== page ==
Published May 15, 2003
My mom's brother just had bypass surgery on Monday and has apparently been dealing with ICU psychosis. He is normally somewhat claustrophobic and with everything else going on in ICU, he is having difficulties. The nursing staff had to resort to applying restraints as he was trying to take out his iv and other various tubes. A friend of my uncle's wife is now trying to tell my mom that this is illegal. I don't see how that is possible when they are just trying to prevent him from hurting himself. She asked if I had ever heard of anything like that and I told her that I would look into it. Any thoughts or experiences would be appreciated. Thanks.
JCAHO doesn't like restraints to be used but when a pt is pulling out lines that could cause him to bleed to death then I believe restraints are justified. Document, document, document. But NO restraints are NOT illegal. If a pt is a danger to himself or others then restraints are warranted. I also like to have wrist restraints on any pt that is intubated. Sorry but you never know when they are gonna go "loco" on you. Better to be safe than sorry.
I agree... you have to balance out the positives and negatives. While restraints aren't the ideal, the risk of having a patient extubate himself or pull out an arterial line -- not to mention the risks of having to put them back in emergently -- is far worse. I have some more information at my website, feel free to look it over and print it off...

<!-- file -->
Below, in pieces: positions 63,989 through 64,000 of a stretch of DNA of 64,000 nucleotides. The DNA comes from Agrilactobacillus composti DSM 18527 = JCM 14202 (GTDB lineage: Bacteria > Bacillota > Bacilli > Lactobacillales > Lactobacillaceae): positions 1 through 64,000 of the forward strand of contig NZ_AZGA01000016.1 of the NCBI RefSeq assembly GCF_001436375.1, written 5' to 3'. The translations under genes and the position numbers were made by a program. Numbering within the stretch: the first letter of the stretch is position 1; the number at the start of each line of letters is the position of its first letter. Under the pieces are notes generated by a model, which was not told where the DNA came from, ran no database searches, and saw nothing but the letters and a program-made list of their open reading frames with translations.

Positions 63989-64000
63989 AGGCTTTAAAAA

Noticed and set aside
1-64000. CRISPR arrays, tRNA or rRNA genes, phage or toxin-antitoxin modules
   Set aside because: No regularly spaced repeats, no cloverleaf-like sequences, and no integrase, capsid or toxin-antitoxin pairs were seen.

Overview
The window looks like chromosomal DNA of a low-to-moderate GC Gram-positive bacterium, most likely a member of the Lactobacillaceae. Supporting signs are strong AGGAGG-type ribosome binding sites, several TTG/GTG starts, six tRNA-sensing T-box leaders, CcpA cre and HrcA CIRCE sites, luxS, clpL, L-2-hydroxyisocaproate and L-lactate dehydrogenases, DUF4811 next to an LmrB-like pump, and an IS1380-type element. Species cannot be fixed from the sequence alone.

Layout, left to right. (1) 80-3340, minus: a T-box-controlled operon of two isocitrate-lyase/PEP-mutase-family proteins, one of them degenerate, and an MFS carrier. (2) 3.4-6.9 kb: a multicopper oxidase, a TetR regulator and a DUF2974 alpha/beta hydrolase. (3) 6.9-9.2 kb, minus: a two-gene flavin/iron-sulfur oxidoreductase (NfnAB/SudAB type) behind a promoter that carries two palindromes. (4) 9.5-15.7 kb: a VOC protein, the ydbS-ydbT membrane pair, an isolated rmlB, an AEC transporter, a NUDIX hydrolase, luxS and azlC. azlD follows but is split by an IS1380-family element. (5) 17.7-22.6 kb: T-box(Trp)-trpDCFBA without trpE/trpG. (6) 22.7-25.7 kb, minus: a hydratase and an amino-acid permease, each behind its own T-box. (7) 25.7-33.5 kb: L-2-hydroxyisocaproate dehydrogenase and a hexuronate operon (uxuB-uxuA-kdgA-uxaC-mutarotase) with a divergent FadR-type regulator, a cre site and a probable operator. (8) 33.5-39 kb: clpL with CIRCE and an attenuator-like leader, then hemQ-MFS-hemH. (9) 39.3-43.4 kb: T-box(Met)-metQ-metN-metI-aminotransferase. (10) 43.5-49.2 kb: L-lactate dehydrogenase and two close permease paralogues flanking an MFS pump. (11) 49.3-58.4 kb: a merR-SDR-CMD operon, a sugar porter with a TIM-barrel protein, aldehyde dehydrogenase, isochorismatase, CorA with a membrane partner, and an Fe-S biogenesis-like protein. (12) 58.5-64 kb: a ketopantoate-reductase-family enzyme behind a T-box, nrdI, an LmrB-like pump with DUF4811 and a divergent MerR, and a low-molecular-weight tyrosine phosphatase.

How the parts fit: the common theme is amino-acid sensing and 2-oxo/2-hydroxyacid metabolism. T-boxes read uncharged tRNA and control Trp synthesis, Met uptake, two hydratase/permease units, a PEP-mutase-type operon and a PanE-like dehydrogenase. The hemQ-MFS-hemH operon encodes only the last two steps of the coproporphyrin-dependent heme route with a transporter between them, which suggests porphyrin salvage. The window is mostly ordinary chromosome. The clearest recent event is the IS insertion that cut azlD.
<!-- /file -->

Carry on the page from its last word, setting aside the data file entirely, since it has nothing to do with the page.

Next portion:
Thank you very much for your responses. Just to let you know she wasn't trying to get the nurse in trouble. She thinks they have been great. She wanted to be able to prove the wife's friend wrong.
One question. Was a family member willing to stay at the bedside 24/7 in lieu of the restraints?
My mom was the only one willing to stay any length of time and she couldn't do it 24/7. She is 63 years old and has back problems. My uncle's wife and kids were too worried about shopping and finishing vacations. He is doing much better now though. He is home from the hospital and is much more clear-headed. He is still weak but is recovering.
And I don't think the responsibility should rest w/ the family 24/7. They have enough to deal with, and often have their hands full when the patients get d/c'd too. Not to mention the liability issues for the hospital as well...it's almost like we're asking the families to do what the hospitals should be doing in the first place...keep their loved ones safe!
renerian, BSN, RN
I agree with all the posts except the last one.
Originally posted by renerian I agree with all the posts except the last one. renerian
I'm curious to hear your thoughts...I'm not saying the family should not participate and take responsibility, just that they shouldn't have to assume 24/7 responsibility for sitting w/ the patient. Those who require prolonged periods of supervision realistically would be restrained at times, attended by family when they are able, and supervised by hospital staff when the family is unavailable and/or restraints are aggravating their agitation.
Of course w/ my experience being limited to the acute care setting, I can only express my opinion for that situation.
Although I work as a psych nurse I know the hospital I work in has a policy for medical use of restraints.Also,having the family as a "partner in care" is becoming much more accepted and I think it's a good thing especially for the patient.
in my unit, we have standing protocol, that says if they try to pull lines/tubes out, then soft restaints are ok. we have q 24 hour orders & flow sheets to follow. some times you gotta use them.
When my grandmother and father were pulling all their tubes out our family took turns watching him to support the staff. I know it is impossible for a nurse to be everywhere watching all the clients who are pulling out tubes. It did not bother us at all. They said they appreciated it as well.
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